Pulling a new 240 volt circuit. Please check my plan.


Old 07-06-04, 02:27 PM
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UPDATE: Pulling a new 240 volt circuit. Please check my plan.

Hey all. Great site! I hope to spend more time here.

I just purchased a new GE Duel fuel (i.e. gas stove, electric convection oven) freestanding range and it needs a 240 volt 4-wire connection. My 1978 built-by-the-lowest-bidder tract home does not have a 240 circuit, thus I need to pull one. Physically, it's doable because my garage wall backs up right to the kitchen where the stove is so I will punch through the wall. I've run a few 110 circuits before so I feel good in my skills to tackle this, but I just want to get some more input.

Here's my approach: It's a 35' run from my breaker pannel to the stove. I'm going to pull 4, #6-gauge wires (B, R, W, G) through 3/4 inch aluminum flex coming from my breaker pannel at the front of my garage, running along the garage wall where the truss meets the wall, then down the wall shared by my kitchen and garage to about 1 foot from the ground and finally through that wall to to a NEMA approved 4-wire recepticle (the one recommended by GE for this range). I'll make my two 90 degree turns (one from the pannel and 1 entering the kitchen through the garage) with 2 Service Entrance EII connectors.

So now for some questions. The specs for the range call for a 40 amp breaker. Would a 50 amp be ok? better? My gut says if the spec says 40 then go with 40. Yes?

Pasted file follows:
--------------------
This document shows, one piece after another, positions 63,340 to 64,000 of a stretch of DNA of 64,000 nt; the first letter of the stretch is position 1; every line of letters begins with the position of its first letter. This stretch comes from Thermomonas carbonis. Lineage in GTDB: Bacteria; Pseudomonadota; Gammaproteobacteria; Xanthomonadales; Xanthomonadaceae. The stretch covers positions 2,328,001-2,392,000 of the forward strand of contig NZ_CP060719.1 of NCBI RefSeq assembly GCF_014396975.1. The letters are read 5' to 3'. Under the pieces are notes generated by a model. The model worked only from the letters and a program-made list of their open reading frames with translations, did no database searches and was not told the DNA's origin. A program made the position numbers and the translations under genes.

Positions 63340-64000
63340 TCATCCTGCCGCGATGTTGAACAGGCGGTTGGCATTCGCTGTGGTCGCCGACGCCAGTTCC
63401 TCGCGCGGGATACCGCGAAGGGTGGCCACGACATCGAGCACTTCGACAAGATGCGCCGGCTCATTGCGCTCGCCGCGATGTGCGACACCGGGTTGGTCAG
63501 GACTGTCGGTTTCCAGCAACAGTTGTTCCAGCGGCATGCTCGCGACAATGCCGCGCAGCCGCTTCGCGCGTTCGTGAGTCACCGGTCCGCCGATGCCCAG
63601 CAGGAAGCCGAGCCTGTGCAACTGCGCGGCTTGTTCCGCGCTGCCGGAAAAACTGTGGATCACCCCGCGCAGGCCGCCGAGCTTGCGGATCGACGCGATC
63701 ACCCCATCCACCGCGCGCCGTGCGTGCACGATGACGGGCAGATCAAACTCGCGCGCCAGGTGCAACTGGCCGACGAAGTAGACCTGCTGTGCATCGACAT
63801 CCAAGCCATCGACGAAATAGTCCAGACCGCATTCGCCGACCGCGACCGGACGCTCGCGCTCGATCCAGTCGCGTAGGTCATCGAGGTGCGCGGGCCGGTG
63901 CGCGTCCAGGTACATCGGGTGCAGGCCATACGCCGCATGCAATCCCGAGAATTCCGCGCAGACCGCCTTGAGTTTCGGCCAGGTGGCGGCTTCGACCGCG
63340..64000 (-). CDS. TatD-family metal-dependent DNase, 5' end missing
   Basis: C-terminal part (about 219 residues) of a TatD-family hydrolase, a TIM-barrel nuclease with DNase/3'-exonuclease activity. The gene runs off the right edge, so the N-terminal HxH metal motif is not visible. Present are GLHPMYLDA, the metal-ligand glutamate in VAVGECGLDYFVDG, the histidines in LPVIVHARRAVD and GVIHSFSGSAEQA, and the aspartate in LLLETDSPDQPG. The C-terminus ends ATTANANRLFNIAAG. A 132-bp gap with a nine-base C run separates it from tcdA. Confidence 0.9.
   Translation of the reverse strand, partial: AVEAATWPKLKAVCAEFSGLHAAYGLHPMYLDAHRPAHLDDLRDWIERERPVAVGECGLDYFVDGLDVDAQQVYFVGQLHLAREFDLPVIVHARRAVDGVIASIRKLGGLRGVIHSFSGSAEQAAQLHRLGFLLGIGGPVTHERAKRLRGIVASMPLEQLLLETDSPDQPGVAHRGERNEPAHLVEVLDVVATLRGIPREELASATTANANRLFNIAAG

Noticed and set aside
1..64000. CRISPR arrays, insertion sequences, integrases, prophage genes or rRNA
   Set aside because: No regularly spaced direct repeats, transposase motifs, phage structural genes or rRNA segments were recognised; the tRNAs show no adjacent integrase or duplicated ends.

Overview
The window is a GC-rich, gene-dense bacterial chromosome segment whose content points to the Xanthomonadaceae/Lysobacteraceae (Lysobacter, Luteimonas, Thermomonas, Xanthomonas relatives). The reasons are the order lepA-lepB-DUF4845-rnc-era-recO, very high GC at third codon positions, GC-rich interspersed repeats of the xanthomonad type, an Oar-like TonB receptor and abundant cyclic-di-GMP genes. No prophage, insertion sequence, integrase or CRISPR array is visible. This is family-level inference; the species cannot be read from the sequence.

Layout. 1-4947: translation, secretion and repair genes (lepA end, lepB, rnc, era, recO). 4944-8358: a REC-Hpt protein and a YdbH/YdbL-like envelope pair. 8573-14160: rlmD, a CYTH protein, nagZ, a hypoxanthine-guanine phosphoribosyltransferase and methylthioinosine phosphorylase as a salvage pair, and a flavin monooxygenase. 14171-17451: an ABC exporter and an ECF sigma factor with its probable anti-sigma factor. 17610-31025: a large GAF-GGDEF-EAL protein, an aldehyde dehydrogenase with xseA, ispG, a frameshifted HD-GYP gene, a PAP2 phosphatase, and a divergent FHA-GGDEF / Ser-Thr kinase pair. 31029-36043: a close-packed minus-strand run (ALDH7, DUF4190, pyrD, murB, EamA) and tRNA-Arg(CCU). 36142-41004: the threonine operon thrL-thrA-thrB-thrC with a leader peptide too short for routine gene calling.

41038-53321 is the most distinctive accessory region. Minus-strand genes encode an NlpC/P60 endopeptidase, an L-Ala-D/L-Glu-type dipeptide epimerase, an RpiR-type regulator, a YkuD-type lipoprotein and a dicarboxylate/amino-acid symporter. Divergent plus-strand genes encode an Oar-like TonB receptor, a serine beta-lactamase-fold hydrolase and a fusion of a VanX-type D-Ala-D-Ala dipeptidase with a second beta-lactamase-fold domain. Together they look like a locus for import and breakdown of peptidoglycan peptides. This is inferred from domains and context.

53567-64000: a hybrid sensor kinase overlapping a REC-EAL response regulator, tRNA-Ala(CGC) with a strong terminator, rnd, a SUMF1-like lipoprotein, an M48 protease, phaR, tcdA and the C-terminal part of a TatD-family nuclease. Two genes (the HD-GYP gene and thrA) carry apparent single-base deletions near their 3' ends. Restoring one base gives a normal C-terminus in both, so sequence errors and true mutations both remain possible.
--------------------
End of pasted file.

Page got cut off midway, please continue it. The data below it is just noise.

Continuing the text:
I have space in my breaker box (barely) for this extra circuit, however, I noticed that my ground bar can only fit smaller wire, not the 6-guage that I'm running. I did notice a larger wire block for the grounds with 1 open slot, but that still leaves me with no place for the white common. What are my options?

With respect to the issue above, I understand that the green (or the bare wire in some cases) is the earth ground, and the white is the common. In looking at my pannel, it seems (I will verify tonight when I look at my box again) that they both termanate to the same "earth ground". With that said, and if that is correct, why the need for the extra wire other than new code requirements?

Is my choice of wire size overkill? I'm just following the spec recommended by the ratings on the range. I only ask this because I've noticed posts about converting an existing 110 to 220 and I would think that would not be wise given the smaller wire size. I'm sure it all has to do with what you are running off the new 220 line. Yes?

And finally, with regard to using Flex vs. ridged metal pipe conduit, is it better to use one over the other? I chose the flex for ease of making turns, etc.

Thoughts? Comments?


Last edited by TurnerBurn; 07-12-04 at 06:00 PM.
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Old 07-06-04, 05:07 PM
Join Date: Sep 2000
Location: United States
Posts: 18,497
If the manufacturer calls for a 40-amp breaker, then use a 40-amp breaker. A 50-amp breaker will definitely not be better.

You can use a #10 grounding wire. That should help your connection problems. If you can't fit the #6 neutral in, you can buy an add-on neutral lug.